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Sermon for St. James of Jerusalem – Br. David Allen

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Acts 15:12-22a
1 Cor. 15:1-11
Mt. 13:54-58

Today we commemorate James of Jerusalem and the First Council of the Church.

        The Gospel Reading for today identifies James as a brother of Jesus (v.55).  The First reading, from the Book of Acts tells us of the decision reached by James as the Spokesperson of the First Council of Jerusalem (vv. 19-21). The reading from Paul’s First Letter to the Corinthians gives us evidence of Jesus’ appearance to James following his Resurrection (v.7).  From this the inclusion of James as an apostle and his leadership of the Council are implied.

That Council, and the decision made by James, are of tremendous importance for the identity of the Church.  Freed from bondage to the Law of Moses it would no longer be considered as a sect of Judaism. While not denying roots in the Law and the Prophets of the Old Testament, never the less, those coming to believe in Jesus Christ and his promises could begin to be a Body of Faithful believers, showing Jesus Christ to the World.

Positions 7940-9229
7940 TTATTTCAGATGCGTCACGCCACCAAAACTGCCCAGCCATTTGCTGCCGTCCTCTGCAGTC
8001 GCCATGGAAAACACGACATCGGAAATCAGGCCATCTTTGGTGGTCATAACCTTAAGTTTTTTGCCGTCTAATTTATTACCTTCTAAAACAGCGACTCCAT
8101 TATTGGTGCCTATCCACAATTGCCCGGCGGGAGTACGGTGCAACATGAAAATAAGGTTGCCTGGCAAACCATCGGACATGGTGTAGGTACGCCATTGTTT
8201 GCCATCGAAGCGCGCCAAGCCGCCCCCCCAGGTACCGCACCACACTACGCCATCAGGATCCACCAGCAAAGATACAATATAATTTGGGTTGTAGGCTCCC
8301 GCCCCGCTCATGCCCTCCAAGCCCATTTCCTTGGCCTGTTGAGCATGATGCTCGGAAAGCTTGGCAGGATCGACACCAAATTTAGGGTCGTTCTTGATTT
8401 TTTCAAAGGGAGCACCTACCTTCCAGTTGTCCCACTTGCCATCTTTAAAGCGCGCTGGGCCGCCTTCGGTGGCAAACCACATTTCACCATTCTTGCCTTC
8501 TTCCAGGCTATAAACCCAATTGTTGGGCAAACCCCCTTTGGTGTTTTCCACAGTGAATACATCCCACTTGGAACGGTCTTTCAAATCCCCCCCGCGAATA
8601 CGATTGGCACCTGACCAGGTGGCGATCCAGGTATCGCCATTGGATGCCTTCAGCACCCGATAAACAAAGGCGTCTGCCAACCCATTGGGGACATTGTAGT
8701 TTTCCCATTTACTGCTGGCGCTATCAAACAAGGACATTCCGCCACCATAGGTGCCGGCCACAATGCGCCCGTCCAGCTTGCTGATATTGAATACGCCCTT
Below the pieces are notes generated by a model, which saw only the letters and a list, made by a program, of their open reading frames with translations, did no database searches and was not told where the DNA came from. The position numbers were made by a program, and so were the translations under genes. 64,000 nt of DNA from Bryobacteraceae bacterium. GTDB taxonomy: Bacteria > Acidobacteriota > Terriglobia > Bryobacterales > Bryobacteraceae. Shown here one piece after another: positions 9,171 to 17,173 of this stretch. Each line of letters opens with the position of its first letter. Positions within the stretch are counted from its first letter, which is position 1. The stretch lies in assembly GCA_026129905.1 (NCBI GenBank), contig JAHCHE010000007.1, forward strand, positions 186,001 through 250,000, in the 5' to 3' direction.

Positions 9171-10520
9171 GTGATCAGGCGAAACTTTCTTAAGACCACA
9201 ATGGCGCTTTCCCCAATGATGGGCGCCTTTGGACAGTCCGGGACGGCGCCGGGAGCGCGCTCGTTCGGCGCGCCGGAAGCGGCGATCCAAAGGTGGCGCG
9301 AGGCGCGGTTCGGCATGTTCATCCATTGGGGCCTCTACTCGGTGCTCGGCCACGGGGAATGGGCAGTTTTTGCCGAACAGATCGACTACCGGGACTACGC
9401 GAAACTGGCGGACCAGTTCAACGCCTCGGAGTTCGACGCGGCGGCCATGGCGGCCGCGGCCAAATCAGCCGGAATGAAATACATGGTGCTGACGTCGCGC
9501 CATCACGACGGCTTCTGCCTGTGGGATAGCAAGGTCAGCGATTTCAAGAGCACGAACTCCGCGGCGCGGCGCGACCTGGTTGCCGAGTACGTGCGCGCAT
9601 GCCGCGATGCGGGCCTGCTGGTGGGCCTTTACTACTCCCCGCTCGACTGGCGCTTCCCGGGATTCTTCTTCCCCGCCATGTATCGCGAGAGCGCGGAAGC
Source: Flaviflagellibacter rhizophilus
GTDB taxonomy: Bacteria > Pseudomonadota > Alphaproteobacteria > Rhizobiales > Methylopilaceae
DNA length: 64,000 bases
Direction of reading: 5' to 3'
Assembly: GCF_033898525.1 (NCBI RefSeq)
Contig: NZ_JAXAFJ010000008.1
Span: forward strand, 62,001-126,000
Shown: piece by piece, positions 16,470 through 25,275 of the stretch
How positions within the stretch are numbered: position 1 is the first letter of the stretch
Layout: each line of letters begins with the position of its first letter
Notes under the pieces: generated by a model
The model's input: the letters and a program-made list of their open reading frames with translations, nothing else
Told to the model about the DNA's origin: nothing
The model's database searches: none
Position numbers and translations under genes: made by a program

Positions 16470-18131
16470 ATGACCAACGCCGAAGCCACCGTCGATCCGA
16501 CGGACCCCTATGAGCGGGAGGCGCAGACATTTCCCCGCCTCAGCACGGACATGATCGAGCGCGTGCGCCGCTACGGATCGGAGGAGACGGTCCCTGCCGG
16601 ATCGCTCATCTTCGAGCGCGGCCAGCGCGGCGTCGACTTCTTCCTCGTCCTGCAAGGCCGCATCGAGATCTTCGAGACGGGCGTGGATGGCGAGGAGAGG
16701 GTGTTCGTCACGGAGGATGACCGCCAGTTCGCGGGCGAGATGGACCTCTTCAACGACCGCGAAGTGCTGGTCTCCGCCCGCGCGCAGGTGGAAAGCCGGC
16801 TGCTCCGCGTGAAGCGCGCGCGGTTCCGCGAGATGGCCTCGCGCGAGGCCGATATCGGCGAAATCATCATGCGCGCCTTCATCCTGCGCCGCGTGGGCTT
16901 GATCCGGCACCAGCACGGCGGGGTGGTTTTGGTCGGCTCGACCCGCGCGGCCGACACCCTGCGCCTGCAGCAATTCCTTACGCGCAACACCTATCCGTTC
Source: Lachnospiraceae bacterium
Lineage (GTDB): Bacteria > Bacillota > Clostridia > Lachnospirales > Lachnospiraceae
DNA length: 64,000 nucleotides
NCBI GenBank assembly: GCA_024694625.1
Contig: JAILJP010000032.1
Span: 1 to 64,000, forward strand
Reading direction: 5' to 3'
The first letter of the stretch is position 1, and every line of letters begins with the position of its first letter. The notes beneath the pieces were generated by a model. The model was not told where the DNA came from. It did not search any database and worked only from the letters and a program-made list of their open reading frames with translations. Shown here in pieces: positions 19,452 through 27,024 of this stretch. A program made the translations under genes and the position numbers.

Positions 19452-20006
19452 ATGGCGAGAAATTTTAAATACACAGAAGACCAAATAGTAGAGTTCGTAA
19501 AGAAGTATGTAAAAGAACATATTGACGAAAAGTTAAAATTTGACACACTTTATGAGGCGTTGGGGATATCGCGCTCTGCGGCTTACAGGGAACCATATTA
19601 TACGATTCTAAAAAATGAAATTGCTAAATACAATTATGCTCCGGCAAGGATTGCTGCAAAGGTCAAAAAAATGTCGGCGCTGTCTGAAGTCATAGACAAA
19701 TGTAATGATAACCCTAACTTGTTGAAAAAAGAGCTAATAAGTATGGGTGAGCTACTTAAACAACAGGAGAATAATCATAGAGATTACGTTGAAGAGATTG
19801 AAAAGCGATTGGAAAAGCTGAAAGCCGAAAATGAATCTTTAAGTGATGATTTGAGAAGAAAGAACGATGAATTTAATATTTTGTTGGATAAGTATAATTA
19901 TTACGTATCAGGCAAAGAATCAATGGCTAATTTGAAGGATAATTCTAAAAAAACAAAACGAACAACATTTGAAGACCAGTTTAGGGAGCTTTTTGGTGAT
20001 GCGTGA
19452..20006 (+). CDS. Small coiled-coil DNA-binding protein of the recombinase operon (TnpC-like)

By the witness of the Apostles, teachers, and martyrs of the Early Church, we learn to know Jesus, crucified and risen from the dead for the salvation of all. We who believe in him give thanks for his immeasurable love.

The background leading up to that first council is found in the verses of the Book of Acts preceding the assembling of the apostles and elders meeting together (15:1 -5).  Some Pharisees insisted that all new converts needed to be circumcised.

The next few verses give us Peter’s testimony (7-11). The portion read today begins with the witness of Barnabas and Paul (12).

Then we have the decision of James. (13-21). “What those Pharisees had demanded was not necessary.”

The important thing about the decision given by James, and assented to by the other apostles, is that those who have come to believe in Jesus Christ as Lord and Savior are not required to accept rigid and difficult interpretations of the Old Testament Law of Moses.

It would be fruitful to read over those verses that I have cited and meditate on them.

When you think about that decision it should help also to remember Jesus’ words to his disciples at the last supper, “This is my commandment, that you love one another as I have loved you.” (Jn. 15:12).

Isn’t this the primary requirement?

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